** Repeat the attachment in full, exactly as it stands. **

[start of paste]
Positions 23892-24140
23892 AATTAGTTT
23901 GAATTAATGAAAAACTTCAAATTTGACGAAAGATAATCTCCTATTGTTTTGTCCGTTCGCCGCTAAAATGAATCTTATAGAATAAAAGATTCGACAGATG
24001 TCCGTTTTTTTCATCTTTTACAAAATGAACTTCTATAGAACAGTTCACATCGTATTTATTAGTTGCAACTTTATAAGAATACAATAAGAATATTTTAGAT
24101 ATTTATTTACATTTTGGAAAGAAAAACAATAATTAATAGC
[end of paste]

Positions 23892-24140
23892 AATTAGTTT
23901 GAATTAATGAAAAACTTCAAATTTGACGAAAGATAATCTCCTATTGTTTTGTCCGTTCGCCGCTAAAATGAATCTTATAGAATAAAAGATTCGACAGATG
24001 TCCGTTTTTTTCATCTTTTACAAAATGAACTTCTATAGAACAGTTCACATCGTATTTATTAGTTGCAACTTTATAAGAATACAATAAGAATATTTTAGAT
24101 ATTTATTTACATTTTGGAAAGAAAAACAATAATTAATAGC